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Whether you have two integers, a few cells, or a couple of columns that need to be multiplied together, Google Sheets provides a few different ways to find the product of your data. Here’s how.

Multiply Two Integers Together

There are two ways to find the product of two numbers. One uses a built-in formula, while the other uses the multiply operand to complete the calculation. Both work virtually the same and multiply numbers just as you would expect.

Using the MULTIPLY Formula

Fire up your browser, head to Google Sheets, and open a spreadsheet.

Click on an empty cell and type =MULTIPLY(<number1>,<number2>) into the formula entry field, replacing <number1> and <number2> with the two integers you want to multiply.

Click on an empty cell and type "=Multiply(2,3)" and hit the Enter key to find the product of 2 and 3.

You can also use the data inside another cell. Instead of a number, type the cell number and Sheets will automatically put the integer from that cell in its place.

Instead of a number, type the cell number, and Sheets automatically puts the data from that cell in its place.

After you input the numbers or cell numbers, press the Enter key and Sheets will place the results in the cell.

Tada! The results are in!

Using the Multiply Operand

This method uses the multiply operand (*) to find the product of some numbers. The only difference is you’re able to input more than two multiplicands, whereas the previous formula is limited to two.

From your Google Sheets spreadsheet, click an empty cell and type =<number1> * <number2> into the formula entry field, replacing <number1> and <number2> with the two integers you want to multiply.

Click on an empty cell and type in "=8*2" to find the product of 8 and 2.

Just like before, you can reference other cells inside the spreadsheet. Replace either number with the number of a cell that contains an integer in it.

Just as you did before, replace one of the integers with the cell number that you want to use.

After you input the integers or cell numbers, press the Enter key and Sheets will place the results in the cell.

Tada! The results are generated for you to view.

Pro tip: If you’re working with a table and want to multiply the data from rows 1 and 2 into row 3, Google Sheets has a neat feature that applies the formula to the remaining cells. It fills in the remaining cells with the formula and the results. Double-click the little blue square, and, like magic, the rest of the table is filled in with the product of the two numbers.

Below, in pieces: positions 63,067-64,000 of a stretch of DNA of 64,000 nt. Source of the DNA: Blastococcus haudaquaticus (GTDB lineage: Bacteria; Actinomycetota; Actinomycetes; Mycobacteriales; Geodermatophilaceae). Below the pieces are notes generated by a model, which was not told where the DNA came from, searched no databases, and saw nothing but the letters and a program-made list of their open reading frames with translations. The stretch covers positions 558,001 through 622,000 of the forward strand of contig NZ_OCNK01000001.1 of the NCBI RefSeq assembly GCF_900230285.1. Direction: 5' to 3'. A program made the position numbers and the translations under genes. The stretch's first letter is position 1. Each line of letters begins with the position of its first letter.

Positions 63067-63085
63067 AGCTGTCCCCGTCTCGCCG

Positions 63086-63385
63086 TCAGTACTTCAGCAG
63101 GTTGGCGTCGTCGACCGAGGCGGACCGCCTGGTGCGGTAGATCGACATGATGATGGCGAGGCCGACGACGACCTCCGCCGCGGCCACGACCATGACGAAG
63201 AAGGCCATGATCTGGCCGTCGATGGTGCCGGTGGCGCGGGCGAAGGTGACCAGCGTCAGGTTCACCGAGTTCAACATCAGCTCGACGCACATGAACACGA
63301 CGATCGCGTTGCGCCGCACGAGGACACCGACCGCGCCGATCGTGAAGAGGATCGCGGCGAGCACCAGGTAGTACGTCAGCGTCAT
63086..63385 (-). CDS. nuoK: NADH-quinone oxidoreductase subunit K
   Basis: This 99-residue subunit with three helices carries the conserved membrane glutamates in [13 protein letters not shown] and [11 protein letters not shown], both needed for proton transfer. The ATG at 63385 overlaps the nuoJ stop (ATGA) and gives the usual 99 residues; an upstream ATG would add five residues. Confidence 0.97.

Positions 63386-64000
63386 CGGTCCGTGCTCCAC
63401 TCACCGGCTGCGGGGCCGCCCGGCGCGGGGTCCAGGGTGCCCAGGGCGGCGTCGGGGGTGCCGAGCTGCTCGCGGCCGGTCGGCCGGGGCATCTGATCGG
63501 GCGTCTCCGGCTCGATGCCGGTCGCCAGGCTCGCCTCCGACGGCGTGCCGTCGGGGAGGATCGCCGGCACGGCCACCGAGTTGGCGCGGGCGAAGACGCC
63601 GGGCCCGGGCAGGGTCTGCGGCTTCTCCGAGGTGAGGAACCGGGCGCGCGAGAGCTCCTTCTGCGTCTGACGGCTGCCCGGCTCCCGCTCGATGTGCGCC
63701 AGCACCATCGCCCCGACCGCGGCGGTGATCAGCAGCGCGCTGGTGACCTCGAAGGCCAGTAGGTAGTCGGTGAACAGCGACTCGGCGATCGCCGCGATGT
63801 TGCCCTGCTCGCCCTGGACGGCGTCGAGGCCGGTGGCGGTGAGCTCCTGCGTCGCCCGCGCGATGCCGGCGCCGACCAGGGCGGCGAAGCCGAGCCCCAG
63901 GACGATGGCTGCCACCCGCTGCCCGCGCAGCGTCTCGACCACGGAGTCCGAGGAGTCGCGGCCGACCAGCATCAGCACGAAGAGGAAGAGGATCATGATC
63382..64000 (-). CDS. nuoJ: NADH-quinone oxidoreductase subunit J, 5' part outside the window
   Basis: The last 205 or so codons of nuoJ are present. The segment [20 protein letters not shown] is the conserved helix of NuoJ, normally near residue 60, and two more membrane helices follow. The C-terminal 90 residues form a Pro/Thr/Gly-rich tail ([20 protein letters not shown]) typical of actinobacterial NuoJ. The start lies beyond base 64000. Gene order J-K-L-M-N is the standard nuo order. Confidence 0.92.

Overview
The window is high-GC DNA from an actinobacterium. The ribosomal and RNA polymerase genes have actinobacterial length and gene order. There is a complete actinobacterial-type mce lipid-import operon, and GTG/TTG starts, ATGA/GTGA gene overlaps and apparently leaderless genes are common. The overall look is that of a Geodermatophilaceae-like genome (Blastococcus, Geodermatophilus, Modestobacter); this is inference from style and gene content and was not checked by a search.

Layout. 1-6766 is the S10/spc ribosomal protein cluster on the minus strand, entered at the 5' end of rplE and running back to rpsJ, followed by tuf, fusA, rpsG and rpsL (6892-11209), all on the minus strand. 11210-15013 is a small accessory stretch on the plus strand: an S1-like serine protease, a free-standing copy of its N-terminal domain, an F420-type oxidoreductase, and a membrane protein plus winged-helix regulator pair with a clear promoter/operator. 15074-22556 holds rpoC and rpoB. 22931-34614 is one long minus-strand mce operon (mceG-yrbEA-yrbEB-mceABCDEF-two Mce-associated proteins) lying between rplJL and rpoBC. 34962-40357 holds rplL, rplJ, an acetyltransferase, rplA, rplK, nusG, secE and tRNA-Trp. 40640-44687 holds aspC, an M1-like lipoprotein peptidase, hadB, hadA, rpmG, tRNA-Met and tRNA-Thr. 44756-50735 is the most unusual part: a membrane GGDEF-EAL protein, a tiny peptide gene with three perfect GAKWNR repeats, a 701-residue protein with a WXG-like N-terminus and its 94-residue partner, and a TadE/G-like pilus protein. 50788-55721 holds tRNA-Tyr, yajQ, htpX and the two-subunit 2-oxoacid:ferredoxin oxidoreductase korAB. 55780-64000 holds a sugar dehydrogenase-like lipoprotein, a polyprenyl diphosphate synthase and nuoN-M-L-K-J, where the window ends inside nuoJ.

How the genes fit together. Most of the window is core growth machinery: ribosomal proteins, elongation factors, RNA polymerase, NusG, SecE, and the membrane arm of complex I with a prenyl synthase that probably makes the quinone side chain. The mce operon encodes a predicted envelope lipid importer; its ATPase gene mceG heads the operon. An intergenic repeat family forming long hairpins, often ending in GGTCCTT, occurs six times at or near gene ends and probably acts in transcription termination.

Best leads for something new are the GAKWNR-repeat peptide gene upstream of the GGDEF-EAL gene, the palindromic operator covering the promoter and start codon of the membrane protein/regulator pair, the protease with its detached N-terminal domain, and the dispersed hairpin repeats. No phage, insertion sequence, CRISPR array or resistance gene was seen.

Click on the little blue square of the cell you entered the formula in to apply it to the rest of the table.

Multiply Using ArrayFormula

This next method uses the  ARRAYFORMULA function to display values returned from multiple rows or columns of the same size.

From your Google Sheets spreadsheet, click an empty cell and type =ARRAYFORMULA(<column1> * <column2>) into the formula entry field, replacing <column1> and <column2> with the two columns you want to multiply. It should look something like this:

=ARRAYFORMULA(A:A*B:B)

click an empty cell and type "=ARRAYFORMULA(<column1> * <column2>)" into the formula entry field.

If your columns have a header in the first row, Sheets will throw an error because it expects only numbers as parameters.

If you have headers at the top of a table, you will see this error. This just means that the formula only accepts integers as values, not words.

Instead, you will need to start with the first cell that contains a number. For example,  instead of A:A*B:B , you would type A2:A*B2:B into the formula.

Start your range from the next row down instead. In this case, we will start at B2 and C2.

The only caveat to using the formula like this is any empty cells will use “0” in the formula. However, any other data you add to the table gets calculated dynamically, replacing each zero with the results.

Unless specified, you will have a long list of zeros at the end of your results.

If you want to limit the number of trailing zeros in your results, you should select a fixed range when you enter the formula. The new formula will look like this:

=ARRAYFORMULA(B2:B100*C2:C100)

This way, the spreadsheet uses only 100 cells as a reserve for any data you enter later. You can edit the formula and remove any unused cells by changing the 100 to a smaller number.


Whether you need to multiply static integers, data from two cells, or the entire contents of two columns, Google Sheets provides a couple of methods to help you calculate the product.

Brady Gavin Brady Gavin
Brady Gavin has been immersed in technology for 15 years and has written over 150 detailed tutorials and explainers. He's covered everything from Windows 10 registry hacks to Chrome browser tips. Brady has a diploma in Computer Science from Camosun College in Victoria, BC.  
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